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What is Science Fiction?


The space shuttle Atlantis thunders off the launch pad during lift off Friday, May 14, 2010, at the Kennedy Space Center in Cape Canaveral, Fla. (AP Photo/Chris O'Meara)

 

Science Fiction in quickly associated with space or time travel, aliens, mutants, robots, etc. As much as this is the most common image of this genre, Science fiction goes way beyond these stereotypes and cliches.

The best definition would be of a story where technology or a “what if scenario” is imagined and the author speculates on the effects of these events on our society. Such speculation is used to teach, show or make us aware of paradigms involving human existence or condition.

With this definition it is clear that space or time travel, aliens, robots, etc are just part of the background to tell a formidable and life enriching story. Like any literary genre, Science Fiction can be dissected into three major sub genres.

Hard Science Fiction:

The main focus is on science and accuracy on scientific principles. Jules Verne with his novels describing marvelous engineering achievements is probably the founder of this genre. His novel “20’000 leagues under the sea” describes with richness of detail the  technology needed to construct and operate a viable submarine. 

Stephen Baxter, in his novel Titan, explores the technical and psychological aspects of a manned trip to one of the Saturn’s moons (whose name is the title of the book). As the story unfolds the reader embarks in a journey to a distant place with all the drama, difficulties and, some times, terrifying situations that a crew of astronauts will be subjected to. The technical details are awesomely accurate since Baxter holds a degree in engineering and mathematics and speaks with knowledge of a professional of this field.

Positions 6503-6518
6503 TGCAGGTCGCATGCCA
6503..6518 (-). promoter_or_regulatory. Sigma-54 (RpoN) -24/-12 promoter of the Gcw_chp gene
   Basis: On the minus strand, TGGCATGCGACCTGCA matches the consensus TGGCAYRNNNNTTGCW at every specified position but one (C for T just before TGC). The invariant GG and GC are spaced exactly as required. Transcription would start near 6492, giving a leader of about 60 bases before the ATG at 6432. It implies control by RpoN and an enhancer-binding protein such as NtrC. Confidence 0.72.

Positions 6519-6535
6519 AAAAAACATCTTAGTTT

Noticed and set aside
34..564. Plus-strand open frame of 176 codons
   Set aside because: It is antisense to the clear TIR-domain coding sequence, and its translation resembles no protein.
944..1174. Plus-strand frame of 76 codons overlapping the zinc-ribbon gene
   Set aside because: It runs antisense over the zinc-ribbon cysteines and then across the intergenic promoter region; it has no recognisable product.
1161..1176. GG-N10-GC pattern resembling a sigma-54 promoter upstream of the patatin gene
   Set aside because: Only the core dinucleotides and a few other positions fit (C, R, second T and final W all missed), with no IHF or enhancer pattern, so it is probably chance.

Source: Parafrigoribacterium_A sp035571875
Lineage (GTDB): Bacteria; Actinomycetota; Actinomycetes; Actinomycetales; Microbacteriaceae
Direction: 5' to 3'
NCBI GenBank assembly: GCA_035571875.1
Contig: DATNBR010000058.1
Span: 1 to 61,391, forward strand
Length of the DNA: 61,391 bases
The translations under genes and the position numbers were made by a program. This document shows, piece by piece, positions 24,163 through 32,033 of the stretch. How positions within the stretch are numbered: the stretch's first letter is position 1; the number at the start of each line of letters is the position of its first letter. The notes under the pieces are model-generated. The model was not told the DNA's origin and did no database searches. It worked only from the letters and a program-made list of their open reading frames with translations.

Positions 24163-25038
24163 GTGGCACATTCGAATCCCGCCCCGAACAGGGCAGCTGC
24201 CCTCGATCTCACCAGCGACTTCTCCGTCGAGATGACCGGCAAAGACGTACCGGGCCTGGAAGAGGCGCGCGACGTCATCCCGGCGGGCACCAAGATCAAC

Other examples of  great hard science fiction writers are Arthur C. Clarke, Greg Bear, Ben Bova, etc.

Soft Science Fiction:

Science accuracy is not very relevant. Technology and future advancements of mankind are just the back drop in which the story develops. 

Many believe that the genre started with Mary Shelley on her novel Frankenstein. We She is rightfully the mother of all Science Fiction.

Another great example of soft science fiction is the novel ‘‘Stranger in a Strange Land” by Heinlein. This is the tale of a man raised martians from the moment he was born. Upon his return to Earth, the cultural shock for both the man and our society are a marvelous way to explore our culture, believes and idiosyncrasies.    

In his famous Foundation Trilogy Asimov creates a history of the future where the Mathematician Hari Seldom fights to save the galaxy from the decline of the Galactic Empire.

Jack Mcdevitt, Robert Sawyer, Dan Simons, Peter Hamilton, HG Wells, Frank Herbert,   and many others are typical soft Science Fiction writers.

Social Science Fiction:

Science and accuracy with scientific principles is relegated to a secondary role. Authors typically develop an ‘’what if’‘ setting based on breakthrough technology or fantastic event and go on exploring the human nature and society based on aftermath of these occurrences. This type of science fiction can blend hard and soft styles together. 

Even though “Stranger in a Strange Land” is a form of soft science fiction, it can also be described as Social Science Fiction because it deeply analyses our species while in a social environment.

It is quite common that soft science fiction writers tend also to write social science fiction. Frank Herbert is a great example of that. His award winning novels Dune are a reference in Science Fiction for any long time fan or a beginner.

Another way of looking into Science Fiction is by its themes. The most common are Time Travel, Space Colonization, Space Opera (like Star Trek), Military, Alien encounter, Alternate History (Like the World War novels by Harry Turtledove where the WWII is halted in order to resist an alien invasion), Technological Thriller (Like Michael Crichton  novels where technology and its effects are deeply explored) and many more.

Regardless of the preference we can not deny that many, while inspired by Science Fiction, decided on career choices that would allow them to make reality some of the most wacky concepts ever written. Science fiction fuels our imagination and prompts us to push the envelope on what is possible. It turns us into dreamers of the future.

 

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